How To Feel Better About Losing Your Job

A few years ago I went to lunch with some people from my last company. It was a joyous event of asking about this old friend and that old friend, this boss and that boss.  It was cool to see my buddies again, and hear the normal old gossip from a place I had so many good memories from.

I remember driving away from the restaurant feeling sad.  The feelings of getting laid off years earlier were right on the surface again, and I longed for those good ol’ days, where life was simple, paychecks were secure, I had health insurance, and I wasn’t worried about money all the freaking time.

While it was good to reconnect, it was also depressing, because I was the one who was voted off the island.  I was the one who they didn’t trust to do the job.

Recently, I’ve talked to people from three different companies… these are people who have been where they are for years… they have the simple life, secure paychecks, health insurance, and friends at work.  They are in leadership or management positions where they can even impact the culture of their office.

Guess what?

They. Have. Problems.

Problems to the point where they are saying “yeah, I’m looking at other options.”  Or, “I’m getting ready to look for another job.”  Or, “I’m working on my own business on the side.”

Early in my job search I was jealous of people who were working, but I didn’t have to dig too far to find out they were miserable.  Dead-end job, bored, bad bosses, dying industry, rumors of layoffs and downsizing, lack of passion for what they do, etc.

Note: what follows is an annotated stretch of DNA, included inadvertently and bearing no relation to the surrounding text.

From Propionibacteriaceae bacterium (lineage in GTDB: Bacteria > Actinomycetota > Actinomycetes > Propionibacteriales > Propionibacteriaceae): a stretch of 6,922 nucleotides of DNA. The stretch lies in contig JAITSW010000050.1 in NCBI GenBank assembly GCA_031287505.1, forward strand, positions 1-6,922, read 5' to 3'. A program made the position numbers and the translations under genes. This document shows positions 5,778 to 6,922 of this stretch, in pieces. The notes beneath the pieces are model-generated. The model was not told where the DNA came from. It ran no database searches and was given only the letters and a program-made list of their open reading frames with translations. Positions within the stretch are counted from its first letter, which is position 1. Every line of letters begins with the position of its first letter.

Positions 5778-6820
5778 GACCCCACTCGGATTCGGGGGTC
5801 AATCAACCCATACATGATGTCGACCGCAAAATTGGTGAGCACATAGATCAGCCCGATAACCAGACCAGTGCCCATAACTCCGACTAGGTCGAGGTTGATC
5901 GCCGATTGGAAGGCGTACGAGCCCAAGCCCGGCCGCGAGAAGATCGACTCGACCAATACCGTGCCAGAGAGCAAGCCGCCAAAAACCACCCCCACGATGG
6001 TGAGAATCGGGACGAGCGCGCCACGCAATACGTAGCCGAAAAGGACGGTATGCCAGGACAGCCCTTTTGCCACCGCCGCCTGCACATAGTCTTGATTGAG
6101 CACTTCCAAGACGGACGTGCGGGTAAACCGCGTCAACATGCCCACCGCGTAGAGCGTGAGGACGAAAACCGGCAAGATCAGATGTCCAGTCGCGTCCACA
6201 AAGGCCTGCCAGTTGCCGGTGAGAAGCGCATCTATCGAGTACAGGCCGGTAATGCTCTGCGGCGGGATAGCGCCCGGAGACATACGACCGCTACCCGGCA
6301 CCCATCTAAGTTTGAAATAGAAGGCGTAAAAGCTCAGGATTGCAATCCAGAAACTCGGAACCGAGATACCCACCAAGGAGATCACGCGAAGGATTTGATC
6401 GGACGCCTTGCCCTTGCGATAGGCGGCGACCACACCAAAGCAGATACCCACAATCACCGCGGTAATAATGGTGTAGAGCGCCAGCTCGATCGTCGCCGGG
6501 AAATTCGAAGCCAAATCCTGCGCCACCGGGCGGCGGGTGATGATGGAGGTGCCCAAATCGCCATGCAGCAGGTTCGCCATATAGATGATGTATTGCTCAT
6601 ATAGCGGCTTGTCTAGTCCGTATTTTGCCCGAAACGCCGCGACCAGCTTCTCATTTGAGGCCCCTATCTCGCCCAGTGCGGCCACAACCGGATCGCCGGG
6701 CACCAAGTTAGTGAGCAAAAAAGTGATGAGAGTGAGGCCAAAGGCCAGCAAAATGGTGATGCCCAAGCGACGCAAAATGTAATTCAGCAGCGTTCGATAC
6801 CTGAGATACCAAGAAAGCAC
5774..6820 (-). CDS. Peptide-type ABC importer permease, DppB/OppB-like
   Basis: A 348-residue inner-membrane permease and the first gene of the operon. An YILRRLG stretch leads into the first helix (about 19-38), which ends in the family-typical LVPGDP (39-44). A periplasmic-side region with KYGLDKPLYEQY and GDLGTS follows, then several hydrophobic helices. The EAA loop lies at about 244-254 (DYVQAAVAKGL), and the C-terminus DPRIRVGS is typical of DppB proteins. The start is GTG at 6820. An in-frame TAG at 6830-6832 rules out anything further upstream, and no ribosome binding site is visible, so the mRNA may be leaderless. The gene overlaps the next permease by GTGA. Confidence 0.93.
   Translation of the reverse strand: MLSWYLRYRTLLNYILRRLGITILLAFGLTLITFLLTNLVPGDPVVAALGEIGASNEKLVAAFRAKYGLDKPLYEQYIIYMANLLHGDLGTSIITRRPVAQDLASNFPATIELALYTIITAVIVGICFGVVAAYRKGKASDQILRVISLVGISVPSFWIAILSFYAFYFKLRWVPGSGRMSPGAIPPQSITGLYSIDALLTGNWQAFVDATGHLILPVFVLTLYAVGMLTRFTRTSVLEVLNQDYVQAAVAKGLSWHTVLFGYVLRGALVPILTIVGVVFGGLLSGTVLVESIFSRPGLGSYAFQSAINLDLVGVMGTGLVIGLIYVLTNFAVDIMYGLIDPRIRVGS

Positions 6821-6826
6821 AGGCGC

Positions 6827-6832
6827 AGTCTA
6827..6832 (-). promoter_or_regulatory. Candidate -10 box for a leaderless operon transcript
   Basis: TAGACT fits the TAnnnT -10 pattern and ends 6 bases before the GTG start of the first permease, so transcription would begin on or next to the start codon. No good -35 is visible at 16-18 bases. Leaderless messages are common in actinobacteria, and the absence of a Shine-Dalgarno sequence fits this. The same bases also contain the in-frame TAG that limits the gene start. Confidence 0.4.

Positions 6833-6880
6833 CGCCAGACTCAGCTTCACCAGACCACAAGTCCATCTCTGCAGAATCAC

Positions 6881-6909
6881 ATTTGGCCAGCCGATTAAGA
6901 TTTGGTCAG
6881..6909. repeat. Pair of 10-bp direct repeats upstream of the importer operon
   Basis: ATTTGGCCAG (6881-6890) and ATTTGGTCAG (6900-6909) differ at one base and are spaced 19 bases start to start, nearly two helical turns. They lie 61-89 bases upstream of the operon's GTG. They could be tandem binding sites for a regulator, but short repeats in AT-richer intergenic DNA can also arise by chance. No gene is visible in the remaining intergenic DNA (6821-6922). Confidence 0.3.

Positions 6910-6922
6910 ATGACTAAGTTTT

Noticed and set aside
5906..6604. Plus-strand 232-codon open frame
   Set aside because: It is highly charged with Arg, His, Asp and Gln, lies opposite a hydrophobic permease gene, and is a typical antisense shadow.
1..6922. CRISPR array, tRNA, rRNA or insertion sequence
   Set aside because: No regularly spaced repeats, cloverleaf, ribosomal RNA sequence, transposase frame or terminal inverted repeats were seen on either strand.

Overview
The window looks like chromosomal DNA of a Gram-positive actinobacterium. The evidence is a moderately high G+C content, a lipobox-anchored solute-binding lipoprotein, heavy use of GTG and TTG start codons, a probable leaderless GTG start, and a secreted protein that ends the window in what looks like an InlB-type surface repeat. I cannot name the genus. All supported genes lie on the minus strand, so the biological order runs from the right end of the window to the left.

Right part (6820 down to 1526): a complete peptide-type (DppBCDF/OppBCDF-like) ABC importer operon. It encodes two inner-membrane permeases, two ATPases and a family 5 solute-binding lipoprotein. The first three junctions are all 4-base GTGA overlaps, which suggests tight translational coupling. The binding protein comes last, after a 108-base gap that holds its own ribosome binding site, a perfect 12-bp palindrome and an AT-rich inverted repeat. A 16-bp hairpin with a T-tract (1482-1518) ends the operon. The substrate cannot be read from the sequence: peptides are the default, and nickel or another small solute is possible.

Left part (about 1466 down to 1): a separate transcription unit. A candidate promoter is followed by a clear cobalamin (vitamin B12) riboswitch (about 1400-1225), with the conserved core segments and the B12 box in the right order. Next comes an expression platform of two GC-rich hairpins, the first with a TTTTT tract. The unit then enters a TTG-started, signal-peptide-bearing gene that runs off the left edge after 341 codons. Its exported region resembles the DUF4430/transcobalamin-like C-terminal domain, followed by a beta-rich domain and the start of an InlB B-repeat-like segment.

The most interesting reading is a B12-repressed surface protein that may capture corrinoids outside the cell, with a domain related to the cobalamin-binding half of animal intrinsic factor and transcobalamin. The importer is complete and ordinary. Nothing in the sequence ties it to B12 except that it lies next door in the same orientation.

I looked at my abnormal career path of being an entrepreneur, and how hard this is in many ways, and longed for the way things were.

But recently, I found out that they way things are, in organizations I used to be involved in, are not what I would want anymore.  Even with the quote-security-unquote, the culture, the limits, the problems, are absolutely NOT what I want.

Folks, a layoff can be a time of career cleansing. It can hurt, and it can be embarrassing, and it can change your life, but it can be a great opportunity to reset your career.

Where you on the wrong path?

Where you working with toxic people (but too tied to the paycheck/benefits/retirement to leave)?

Where you simply just not happy (even if you were in denial)?

Getting laid off is a great time to reset, rebuild, reevaluate.

I invite you to take some time to let this happen.  Let yourself be open to the idea that that job is in the past, move on, and see what direction you are going to go in the future.  This is YOUR future.  You are a FREE AGENT. The choice is YOURS.

What are you going to do now?